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Thorough internal investigations of sexual harassment claims are critical for advisory firms in the wake of #MeToo

Firms filing a Form U-5 with Finra must balance their regulatory duty to disclose wrongdoing with the need to mitigate potential liability for defamation

Jan 8, 2019 @ 4:10 pm

By Alice Kokodis

Financial institutions conducting sexual harassment investigations in the wake of the #MeToo movement need to proceed cautiously. As Wall Street has come under scrutiny on how it handles complaints of sexual misconduct, compliance and human resources departments must take a more vigilant and measured approach to performing sensitive internal investigations. This prudence is especially important for firms that employ registered representatives and must balance their regulatory duty to disclose wrongdoing to the investing public and the transparency sought by the movement, with the competing need to mitigate potential liability for defamation or other claims.

While firms historically tended to protect their own, the current social climate has fostered a more conservative approach, in which employers may be more inclined to err on the side of separating an employee accused of sexual harassment. If the terminated employee is a registered broker or financial adviser, the firm is required to file a Uniform Termination Notice for Securities Industry Registration, or Form U-5, with the Financial Industry Regulatory Authority Inc.

(More: Sen. Warren seeks data showing extent of sexual harassment on Wall Street)

The Form U-5 is heavily relied upon within the financial industry for various purposes, since it is more than just a document notifying the termination from a member firm. Regulators, such as the Securities and Exchange Commission, use it to identify individuals violating industry rules, state statutes or federal regulations. Regulatory and licensing authorities consider the reason for the termination when renewing the employee's registration or licensing abilities. In addition, the Form U-5 is referenced when member firms hire new representatives, as investors may use the information when they are considering whether to engage the company.

The majority of the terminations on the Form U-5 are described as (1) voluntary, meaning the representative left the firm of his or her own accord; (2) involuntary/terminated, meaning the firm terminated the representative, often following allegations of misconduct; or (3) "permitted to resign," where a representative is allowed to resign prior to an involuntary termination.

This third option usually applies when an internal investigation is pending, but the employer hasn't yet rendered a decision on the alleged misconduct. When a representative is terminated from a firm, or permitted to resign after allegations of misconduct have been made, firms are also required to describe on the Form U-5 the circumstances leading to the employee's termination or resignation.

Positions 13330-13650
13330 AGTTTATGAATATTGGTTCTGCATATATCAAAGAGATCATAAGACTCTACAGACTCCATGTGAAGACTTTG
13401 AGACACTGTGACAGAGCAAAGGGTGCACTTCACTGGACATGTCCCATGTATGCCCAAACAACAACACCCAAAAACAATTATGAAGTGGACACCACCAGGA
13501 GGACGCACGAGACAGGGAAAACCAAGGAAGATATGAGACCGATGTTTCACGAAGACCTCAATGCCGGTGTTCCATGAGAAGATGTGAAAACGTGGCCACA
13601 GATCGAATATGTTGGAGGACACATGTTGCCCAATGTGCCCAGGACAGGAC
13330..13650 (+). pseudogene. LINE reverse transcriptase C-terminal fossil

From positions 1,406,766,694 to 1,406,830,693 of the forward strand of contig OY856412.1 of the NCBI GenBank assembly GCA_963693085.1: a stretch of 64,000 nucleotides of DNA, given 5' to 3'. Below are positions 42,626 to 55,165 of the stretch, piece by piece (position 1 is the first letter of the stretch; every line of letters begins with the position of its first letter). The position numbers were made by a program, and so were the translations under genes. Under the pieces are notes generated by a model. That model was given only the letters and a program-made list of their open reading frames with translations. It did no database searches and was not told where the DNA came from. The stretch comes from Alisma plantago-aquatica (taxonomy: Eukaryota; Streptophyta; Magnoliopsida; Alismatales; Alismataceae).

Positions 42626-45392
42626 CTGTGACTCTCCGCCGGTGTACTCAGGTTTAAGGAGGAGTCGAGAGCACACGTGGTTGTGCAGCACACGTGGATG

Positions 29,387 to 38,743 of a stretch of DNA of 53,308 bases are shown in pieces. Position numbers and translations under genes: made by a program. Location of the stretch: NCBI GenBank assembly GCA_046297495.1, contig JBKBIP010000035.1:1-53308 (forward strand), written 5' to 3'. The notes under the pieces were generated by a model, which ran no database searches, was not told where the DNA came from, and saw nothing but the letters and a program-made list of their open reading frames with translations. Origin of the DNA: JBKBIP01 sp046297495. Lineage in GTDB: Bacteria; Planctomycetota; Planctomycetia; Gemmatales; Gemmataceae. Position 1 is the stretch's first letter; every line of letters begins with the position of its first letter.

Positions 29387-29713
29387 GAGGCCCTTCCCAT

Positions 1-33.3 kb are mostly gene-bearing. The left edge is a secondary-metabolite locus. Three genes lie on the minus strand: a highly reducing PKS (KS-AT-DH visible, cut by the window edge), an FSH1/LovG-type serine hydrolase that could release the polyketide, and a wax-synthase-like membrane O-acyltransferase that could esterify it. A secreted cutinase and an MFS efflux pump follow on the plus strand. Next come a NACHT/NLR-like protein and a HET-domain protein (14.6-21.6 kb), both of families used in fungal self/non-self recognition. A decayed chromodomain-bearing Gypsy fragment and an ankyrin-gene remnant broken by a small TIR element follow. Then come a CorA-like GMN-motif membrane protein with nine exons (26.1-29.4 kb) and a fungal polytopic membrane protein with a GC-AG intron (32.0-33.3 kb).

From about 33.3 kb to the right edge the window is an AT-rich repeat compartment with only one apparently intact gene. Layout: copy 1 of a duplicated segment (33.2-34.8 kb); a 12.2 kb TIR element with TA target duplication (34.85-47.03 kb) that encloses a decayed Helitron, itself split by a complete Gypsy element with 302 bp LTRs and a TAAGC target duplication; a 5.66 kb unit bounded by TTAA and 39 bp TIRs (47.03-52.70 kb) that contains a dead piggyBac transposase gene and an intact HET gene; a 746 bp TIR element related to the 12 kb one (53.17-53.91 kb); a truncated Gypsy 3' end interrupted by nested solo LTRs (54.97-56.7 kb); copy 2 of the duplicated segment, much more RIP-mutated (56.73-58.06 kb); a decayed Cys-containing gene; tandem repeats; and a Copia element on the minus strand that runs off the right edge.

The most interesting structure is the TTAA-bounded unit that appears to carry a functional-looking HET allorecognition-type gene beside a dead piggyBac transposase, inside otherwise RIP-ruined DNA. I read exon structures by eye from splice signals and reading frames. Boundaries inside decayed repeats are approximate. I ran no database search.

Issues often arise on how the termination is described and, in the case of a sexual harassment investigation where the allegations are not fully substantiated, what, if anything, about the alleged misconduct is included on the Form U-5. Since false or misleading information on the Form U-5 can have devastating effects on the employee's future career in the securities industry, accuracy on the termination reason is paramount. Moreover, inaccurate statements or unsupported conclusions may expose the firm to potential defamation actions, which are now the fourth most popular type of intra-industry claim, behind breach of contract, promissory notes and compensation.

(More: Morgan Stanley case shows how firms smear departing brokers)

To reduce the potential for litigation, firms should consider who should take the lead in sexual harassment investigations. Appropriate investigators may include someone in human resources, an in-house attorney, an outside investigator or a committee created by the firm for such investigations. The firm should select individuals who are competent and trained in investigatory techniques, knowledgeable about company policies and procedures, and capable of bringing fairness and objectivity to the process, and who will not be swayed by media trends.

The firm should also have procedures on how to draft and approve Form U-5 filings that must be implemented as early as possible in the decision to terminate a U-5-eligible employee. While some firms rely on their compliance departments to prepare the Form U-5, the final termination language should be reviewed by the investigator prior to filing to ensure consistency with the findings and to confirm that all supporting documents, with relevant witness statements and other proofs, are ready should litigation ensue. Diligent confirmation of the U-5 disclosures may help demonstrate that a potentially defamatory statement was not knowingly or recklessly false.

Most Form U-5 defamation claims are subject to Finra arbitration and its Code of Arbitration Procedure for Industry Disputes, and demonstrating a good-faith investigation can go far in an arbitration setting, where standards are often less rigorous and the panel is focused instead on who is in the wrong. By understanding this landscape and implementing certain measures to ensure a thorough and bias-free investigation, a broker-dealer or investment advisory firm can reduce its exposure to costly defamation claims arising from Form U-5 filings while complying with its regulatory obligations and its commitment to creating an inclusive work culture.

(More: Advice firms have little tolerance for sexual harassment, but most lack formal policies)

Alice Kokodis, an attorney in the Boston office of Littler, represents employers in a broad range of employment law matters.

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